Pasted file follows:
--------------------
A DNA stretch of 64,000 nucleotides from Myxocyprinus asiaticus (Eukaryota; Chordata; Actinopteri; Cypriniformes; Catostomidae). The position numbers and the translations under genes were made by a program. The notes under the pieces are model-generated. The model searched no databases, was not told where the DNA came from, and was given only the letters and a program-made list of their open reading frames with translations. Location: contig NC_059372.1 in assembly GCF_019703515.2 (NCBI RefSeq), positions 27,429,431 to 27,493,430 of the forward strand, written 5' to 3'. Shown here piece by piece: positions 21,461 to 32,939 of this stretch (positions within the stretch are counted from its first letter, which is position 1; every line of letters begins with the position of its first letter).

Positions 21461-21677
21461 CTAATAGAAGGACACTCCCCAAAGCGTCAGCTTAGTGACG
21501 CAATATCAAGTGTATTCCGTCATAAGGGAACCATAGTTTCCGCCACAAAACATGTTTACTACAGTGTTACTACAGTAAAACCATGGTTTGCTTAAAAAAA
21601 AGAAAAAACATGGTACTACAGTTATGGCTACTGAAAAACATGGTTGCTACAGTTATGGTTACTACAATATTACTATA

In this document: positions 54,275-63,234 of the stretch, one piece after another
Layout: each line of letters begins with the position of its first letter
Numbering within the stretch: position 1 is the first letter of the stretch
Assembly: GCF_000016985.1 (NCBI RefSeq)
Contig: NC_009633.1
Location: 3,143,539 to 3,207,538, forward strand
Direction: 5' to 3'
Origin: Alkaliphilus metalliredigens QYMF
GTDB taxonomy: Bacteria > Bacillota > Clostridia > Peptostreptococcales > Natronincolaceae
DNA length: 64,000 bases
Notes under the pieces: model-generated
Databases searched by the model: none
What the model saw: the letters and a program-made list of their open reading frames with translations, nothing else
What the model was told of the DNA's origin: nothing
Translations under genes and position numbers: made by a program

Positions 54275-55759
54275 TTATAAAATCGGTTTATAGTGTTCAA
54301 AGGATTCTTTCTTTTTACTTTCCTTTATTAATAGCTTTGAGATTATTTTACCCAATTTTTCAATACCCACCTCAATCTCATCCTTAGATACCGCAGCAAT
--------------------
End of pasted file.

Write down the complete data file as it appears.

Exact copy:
A DNA stretch of 64,000 nucleotides from Myxocyprinus asiaticus (Eukaryota; Chordata; Actinopteri; Cypriniformes; Catostomidae). The position numbers and the translations under genes were made by a program. The notes under the pieces are model-generated. The model searched no databases, was not told where the DNA came from, and was given only the letters and a program-made list of their open reading frames with translations. Location: contig NC_059372.1 in assembly GCF_019703515.2 (NCBI RefSeq), positions 27,429,431 to 27,493,430 of the forward strand, written 5' to 3'. Shown here piece by piece: positions 21,461 to 32,939 of this stretch (positions within the stretch are counted from its first letter, which is position 1; every line of letters begins with the position of its first letter).

Positions 21461-21677
21461 CTAATAGAAGGACACTCCCCAAAGCGTCAGCTTAGTGACG
21501 CAATATCAAGTGTATTCCGTCATAAGGGAACCATAGTTTCCGCCACAAAACATGTTTACTACAGTGTTACTACAGTAAAACCATGGTTTGCTTAAAAAAA
21601 AGAAAAAACATGGTACTACAGTTATGGCTACTGAAAAACATGGTTGCTACAGTTATGGTTACTACAATATTACTATA

In this document: positions 54,275-63,234 of the stretch, one piece after another
Layout: each line of letters begins with the position of its first letter
Numbering within the stretch: position 1 is the first letter of the stretch
Assembly: GCF_000016985.1 (NCBI RefSeq)
Contig: NC_009633.1
Location: 3,143,539 to 3,207,538, forward strand
Direction: 5' to 3'
Origin: Alkaliphilus metalliredigens QYMF
GTDB taxonomy: Bacteria > Bacillota > Clostridia > Peptostreptococcales > Natronincolaceae
DNA length: 64,000 bases
Notes under the pieces: model-generated
Databases searched by the model: none
What the model saw: the letters and a program-made list of their open reading frames with translations, nothing else
What the model was told of the DNA's origin: nothing
Translations under genes and position numbers: made by a program

Positions 54275-55759
54275 TTATAAAATCGGTTTATAGTGTTCAA
54301 AGGATTCTTTCTTTTTACTTTCCTTTATTAATAGCTTTGAGATTATTTTACCCAATTTTTCAATACCCACCTCAATCTCATCCTTAGATACCGCAGCAAT